A Scottish firm is flying high after supplying specialist parts for the next generation of space-going communications satellites.
Rubberatkins, an Aberdeen based rubber moulding firm, provided components for part of a planned new mobile phone network circling nearly 500 miles above the Earth’s surface.
Elon Musk’s Space-X project provided the reusable rocket to deliver the payload into low orbit.
The Tesla founder and Pay Pal entrepreneur’s plans to dominate the space race faced a major set-back when one of his craft exploded during refuelling at Cape Canaveral last September.
But the firm celebrated a successful launch and return of the second stage rocket to Earth on Saturday.
Rubberatkins, which has been delivering specialised moulded products since 1988, manufactured specialist elastomeric diaphragms used in the propellant tanks for Iridium’s 10 satellites.
The diaphragms are responsible for separating the propellant, hydrazine, from pressurised gas.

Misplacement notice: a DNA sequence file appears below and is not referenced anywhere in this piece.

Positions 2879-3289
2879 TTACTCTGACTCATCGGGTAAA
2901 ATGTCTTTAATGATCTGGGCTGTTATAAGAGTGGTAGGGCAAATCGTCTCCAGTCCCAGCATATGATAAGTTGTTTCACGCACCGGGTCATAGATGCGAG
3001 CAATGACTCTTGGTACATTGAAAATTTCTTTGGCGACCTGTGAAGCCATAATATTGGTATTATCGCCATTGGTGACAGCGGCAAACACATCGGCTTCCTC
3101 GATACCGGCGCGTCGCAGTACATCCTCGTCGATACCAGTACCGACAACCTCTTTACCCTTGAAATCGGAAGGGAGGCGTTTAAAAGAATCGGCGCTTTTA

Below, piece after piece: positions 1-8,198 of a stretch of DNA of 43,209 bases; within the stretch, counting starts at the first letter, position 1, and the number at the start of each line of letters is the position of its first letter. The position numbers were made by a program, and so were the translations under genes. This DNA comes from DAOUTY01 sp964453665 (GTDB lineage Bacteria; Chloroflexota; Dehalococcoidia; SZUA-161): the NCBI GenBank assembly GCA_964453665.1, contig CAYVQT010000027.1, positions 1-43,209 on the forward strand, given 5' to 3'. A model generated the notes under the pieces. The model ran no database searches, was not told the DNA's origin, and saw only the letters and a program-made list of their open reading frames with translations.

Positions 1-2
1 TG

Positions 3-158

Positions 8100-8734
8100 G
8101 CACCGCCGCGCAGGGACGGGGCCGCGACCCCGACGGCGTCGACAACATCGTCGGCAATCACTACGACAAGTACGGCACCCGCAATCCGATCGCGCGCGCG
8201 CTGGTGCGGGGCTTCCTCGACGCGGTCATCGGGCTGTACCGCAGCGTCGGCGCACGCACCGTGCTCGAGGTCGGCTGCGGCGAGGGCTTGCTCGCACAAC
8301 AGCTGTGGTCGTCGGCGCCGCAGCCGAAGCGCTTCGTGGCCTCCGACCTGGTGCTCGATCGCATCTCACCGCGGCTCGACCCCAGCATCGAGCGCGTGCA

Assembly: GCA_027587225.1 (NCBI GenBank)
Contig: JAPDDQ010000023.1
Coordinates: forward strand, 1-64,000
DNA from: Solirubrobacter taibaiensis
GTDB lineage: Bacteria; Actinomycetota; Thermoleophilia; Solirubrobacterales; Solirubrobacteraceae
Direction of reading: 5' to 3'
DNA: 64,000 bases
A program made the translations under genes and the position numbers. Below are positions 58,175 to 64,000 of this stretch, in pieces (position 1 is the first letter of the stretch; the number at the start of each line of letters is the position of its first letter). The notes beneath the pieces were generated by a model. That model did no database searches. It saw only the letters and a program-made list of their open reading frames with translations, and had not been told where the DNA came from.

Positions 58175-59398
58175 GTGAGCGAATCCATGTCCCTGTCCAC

Nick Atkins, MD of Rubberatkins commented: “It is exciting and rather cool to think that a component we manufactured here in Aberdeen is now in orbit above us.
“It is a great compliment for Rubberatkins employees to have been selected as a supplier for such an important satellite component based on our outstanding technical capabilities and quality.”
The satellite network will eventually form part of a communications “constellation” providing global coverage.
The 10 that were delivered on Saturday will be tested in low orbit before being moved to a current generation device before taking over responsibility.
The old devices will be de-orbited once the new network is in place.